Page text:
Labor migration solves the problem of the demographic surplus labor of Central Asia. It is highly desirable, however, that Uzbek government recognizes the phenomenon of labor migration officially and draws up targeted educational measures for its emigrants.In fact, it is important to expand the work on legal services for labor migrants, using the experience of local diasporas.
It is likewise important to expand mutual cooperation with the countries of the region in developing a unified policy aiming at identifying and neutralizing local networks of extremists. Cooperation should take into account the over-national nature of the problem and, therefore, include a joint effort to regulate labor migration in Russia. In this light, it is highly desirable for the government of the Russian Federation to simplify and, wherever possible, reduce the process of legalization in order to cut off mismanagements and corruptive processes. Lastly, it is important to stop using the problem of labor migration as a “PR tool”, generating “migrant phobia” and refusing to recognize the phenomenon of labor migration as mutually beneficial.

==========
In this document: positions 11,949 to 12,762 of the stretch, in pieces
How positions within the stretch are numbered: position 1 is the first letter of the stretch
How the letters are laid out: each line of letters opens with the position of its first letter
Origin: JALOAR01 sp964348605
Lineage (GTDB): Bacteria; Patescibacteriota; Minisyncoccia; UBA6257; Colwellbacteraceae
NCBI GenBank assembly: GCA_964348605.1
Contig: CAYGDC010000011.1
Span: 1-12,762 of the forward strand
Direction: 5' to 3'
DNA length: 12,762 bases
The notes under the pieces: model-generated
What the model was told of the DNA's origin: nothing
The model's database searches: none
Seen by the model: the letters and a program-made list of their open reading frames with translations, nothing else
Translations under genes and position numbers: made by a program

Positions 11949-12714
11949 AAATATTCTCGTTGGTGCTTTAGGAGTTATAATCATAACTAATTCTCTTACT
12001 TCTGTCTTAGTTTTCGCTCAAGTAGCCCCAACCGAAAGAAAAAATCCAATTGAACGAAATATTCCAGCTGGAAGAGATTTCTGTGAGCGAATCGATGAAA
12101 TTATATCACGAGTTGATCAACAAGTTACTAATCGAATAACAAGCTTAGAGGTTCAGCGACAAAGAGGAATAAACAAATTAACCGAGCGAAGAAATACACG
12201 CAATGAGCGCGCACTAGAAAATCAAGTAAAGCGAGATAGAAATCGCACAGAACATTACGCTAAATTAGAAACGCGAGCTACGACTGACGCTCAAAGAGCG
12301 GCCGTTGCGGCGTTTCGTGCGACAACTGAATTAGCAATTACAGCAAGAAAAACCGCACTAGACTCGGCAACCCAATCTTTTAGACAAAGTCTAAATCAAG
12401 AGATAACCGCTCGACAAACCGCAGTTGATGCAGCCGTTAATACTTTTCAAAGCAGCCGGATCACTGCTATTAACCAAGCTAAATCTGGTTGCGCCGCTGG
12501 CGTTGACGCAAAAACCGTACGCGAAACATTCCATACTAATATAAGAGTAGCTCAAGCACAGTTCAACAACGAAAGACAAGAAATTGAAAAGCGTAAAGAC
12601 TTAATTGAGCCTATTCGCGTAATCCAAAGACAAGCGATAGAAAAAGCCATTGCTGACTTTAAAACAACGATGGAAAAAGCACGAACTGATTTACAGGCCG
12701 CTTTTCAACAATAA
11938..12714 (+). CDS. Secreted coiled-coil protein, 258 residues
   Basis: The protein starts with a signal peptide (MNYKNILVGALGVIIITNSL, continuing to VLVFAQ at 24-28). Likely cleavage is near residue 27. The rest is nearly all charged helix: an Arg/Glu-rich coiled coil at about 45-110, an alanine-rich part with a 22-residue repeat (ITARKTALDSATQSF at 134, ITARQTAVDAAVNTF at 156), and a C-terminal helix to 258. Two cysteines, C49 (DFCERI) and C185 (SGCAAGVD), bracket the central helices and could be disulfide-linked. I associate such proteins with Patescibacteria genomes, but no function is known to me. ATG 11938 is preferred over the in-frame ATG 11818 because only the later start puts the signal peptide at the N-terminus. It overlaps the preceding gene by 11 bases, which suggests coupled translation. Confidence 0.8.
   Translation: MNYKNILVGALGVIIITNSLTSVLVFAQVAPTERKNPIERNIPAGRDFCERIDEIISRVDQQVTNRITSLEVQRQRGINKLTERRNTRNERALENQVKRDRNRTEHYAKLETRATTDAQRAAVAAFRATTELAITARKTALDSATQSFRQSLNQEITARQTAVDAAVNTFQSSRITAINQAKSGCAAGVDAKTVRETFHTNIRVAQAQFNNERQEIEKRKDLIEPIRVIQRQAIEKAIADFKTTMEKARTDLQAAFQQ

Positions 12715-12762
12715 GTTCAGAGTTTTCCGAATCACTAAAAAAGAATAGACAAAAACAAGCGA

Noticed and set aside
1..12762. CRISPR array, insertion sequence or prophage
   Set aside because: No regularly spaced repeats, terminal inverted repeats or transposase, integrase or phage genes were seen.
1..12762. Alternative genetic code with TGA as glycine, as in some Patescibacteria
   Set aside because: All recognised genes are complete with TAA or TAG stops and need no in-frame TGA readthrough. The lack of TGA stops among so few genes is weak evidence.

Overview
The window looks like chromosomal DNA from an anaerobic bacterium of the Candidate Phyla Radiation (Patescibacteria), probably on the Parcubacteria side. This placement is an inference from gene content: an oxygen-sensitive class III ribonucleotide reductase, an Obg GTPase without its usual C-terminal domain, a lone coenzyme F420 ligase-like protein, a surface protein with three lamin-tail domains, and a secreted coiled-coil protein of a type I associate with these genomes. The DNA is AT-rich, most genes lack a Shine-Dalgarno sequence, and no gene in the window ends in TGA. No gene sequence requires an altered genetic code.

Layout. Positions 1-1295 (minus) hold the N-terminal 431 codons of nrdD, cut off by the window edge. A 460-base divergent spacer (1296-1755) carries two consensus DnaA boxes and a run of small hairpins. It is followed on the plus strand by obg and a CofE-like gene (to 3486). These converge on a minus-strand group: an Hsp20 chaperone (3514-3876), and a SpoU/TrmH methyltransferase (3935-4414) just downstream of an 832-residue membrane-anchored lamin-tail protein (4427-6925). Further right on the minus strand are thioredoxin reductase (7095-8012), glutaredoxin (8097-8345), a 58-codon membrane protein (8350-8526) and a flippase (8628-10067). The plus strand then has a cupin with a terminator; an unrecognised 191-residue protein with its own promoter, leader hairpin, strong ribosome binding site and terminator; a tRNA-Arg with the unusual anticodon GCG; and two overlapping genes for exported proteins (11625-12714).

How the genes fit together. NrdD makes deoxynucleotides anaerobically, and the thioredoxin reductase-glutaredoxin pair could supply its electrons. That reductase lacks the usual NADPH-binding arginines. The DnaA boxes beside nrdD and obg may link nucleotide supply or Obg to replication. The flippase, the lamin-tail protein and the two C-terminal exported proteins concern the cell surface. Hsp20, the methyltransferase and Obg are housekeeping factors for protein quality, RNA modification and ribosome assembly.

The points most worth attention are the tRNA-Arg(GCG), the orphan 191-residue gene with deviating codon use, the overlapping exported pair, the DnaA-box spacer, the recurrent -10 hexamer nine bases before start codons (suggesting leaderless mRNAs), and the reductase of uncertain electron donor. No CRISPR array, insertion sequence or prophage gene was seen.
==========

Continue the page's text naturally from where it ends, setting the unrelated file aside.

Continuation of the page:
1.Institute of Oriental Studies of the Russian Academy of Sciences, Royal Institute for Defense Studies (Great Britain), International non-search SearchforCommonGround: “Reasons and motives for the radicalization of ore migrants from Central Asia in the territory of Russia
2.The Royal United Services Institute (RUSI.ORG): Uderstanding the factors contributing to Radicalisatio Among Central Asia Labour Migrants in Russia
3.Russian Center for the Study of Perspectives of Inheritance and “Radicalization among Labor Migrants”
4. Center for the Study of Regional Threats of the Republic of Uzbekistan (CRSS.UZ)
Saida Arifkhanova is a journalist and researcher residing in Uzbekistan.